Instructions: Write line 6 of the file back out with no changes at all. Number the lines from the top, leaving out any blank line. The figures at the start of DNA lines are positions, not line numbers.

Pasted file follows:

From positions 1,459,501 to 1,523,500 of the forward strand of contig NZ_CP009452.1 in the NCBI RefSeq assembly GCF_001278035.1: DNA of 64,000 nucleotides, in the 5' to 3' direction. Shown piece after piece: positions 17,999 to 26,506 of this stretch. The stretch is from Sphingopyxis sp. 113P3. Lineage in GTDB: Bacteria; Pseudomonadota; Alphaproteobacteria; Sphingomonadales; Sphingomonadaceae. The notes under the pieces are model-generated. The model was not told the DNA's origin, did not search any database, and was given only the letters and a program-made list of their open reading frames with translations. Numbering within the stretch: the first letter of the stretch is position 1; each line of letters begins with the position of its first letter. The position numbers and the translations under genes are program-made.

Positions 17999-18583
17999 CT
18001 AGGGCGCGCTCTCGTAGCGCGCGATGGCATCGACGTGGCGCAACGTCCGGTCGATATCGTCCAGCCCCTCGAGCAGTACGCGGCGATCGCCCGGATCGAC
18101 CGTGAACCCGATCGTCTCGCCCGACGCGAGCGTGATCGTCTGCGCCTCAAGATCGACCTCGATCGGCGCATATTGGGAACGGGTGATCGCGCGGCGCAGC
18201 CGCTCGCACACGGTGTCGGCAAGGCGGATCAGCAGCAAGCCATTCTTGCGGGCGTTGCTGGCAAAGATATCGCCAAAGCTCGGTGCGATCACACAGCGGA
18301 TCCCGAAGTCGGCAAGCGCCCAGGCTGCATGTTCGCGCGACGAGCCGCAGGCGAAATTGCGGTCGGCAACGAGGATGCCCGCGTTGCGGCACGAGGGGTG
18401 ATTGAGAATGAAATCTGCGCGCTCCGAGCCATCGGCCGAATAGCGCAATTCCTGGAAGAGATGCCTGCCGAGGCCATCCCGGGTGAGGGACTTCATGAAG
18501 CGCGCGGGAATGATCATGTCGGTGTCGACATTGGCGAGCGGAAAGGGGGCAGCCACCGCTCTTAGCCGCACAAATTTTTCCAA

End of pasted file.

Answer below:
18201 CGCTCGCACACGGTGTCGGCAAGGCGGATCAGCAGCAAGCCATTCTTGCGGGCGTTGCTGGCAAAGATATCGCCAAAGCTCGGTGCGATCACACAGCGGA